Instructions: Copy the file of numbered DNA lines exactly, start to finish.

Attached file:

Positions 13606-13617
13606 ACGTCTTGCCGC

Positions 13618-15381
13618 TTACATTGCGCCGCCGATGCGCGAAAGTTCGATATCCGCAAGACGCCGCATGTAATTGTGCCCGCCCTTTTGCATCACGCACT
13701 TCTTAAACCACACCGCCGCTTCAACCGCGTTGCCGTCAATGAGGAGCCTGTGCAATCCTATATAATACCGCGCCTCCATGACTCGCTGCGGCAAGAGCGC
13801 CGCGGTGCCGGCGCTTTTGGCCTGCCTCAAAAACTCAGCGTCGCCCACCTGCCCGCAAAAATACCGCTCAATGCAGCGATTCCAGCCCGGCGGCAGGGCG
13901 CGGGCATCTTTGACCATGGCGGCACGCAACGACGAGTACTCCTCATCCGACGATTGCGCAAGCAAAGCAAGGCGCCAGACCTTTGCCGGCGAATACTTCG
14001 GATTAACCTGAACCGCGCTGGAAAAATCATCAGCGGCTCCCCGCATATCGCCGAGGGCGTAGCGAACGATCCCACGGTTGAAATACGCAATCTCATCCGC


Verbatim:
Positions 13606-13617
13606 ACGTCTTGCCGC

Positions 13618-15381
13618 TTACATTGCGCCGCCGATGCGCGAAAGTTCGATATCCGCAAGACGCCGCATGTAATTGTGCCCGCCCTTTTGCATCACGCACT
13701 TCTTAAACCACACCGCCGCTTCAACCGCGTTGCCGTCAATGAGGAGCCTGTGCAATCCTATATAATACCGCGCCTCCATGACTCGCTGCGGCAAGAGCGC
13801 CGCGGTGCCGGCGCTTTTGGCCTGCCTCAAAAACTCAGCGTCGCCCACCTGCCCGCAAAAATACCGCTCAATGCAGCGATTCCAGCCCGGCGGCAGGGCG
13901 CGGGCATCTTTGACCATGGCGGCACGCAACGACGAGTACTCCTCATCCGACGATTGCGCAAGCAAAGCAAGGCGCCAGACCTTTGCCGGCGAATACTTCG
14001 GATTAACCTGAACCGCGCTGGAAAAATCATCAGCGGCTCCCCGCATATCGCCGAGGGCGTAGCGAACGATCCCACGGTTGAAATACGCAATCTCATCCGC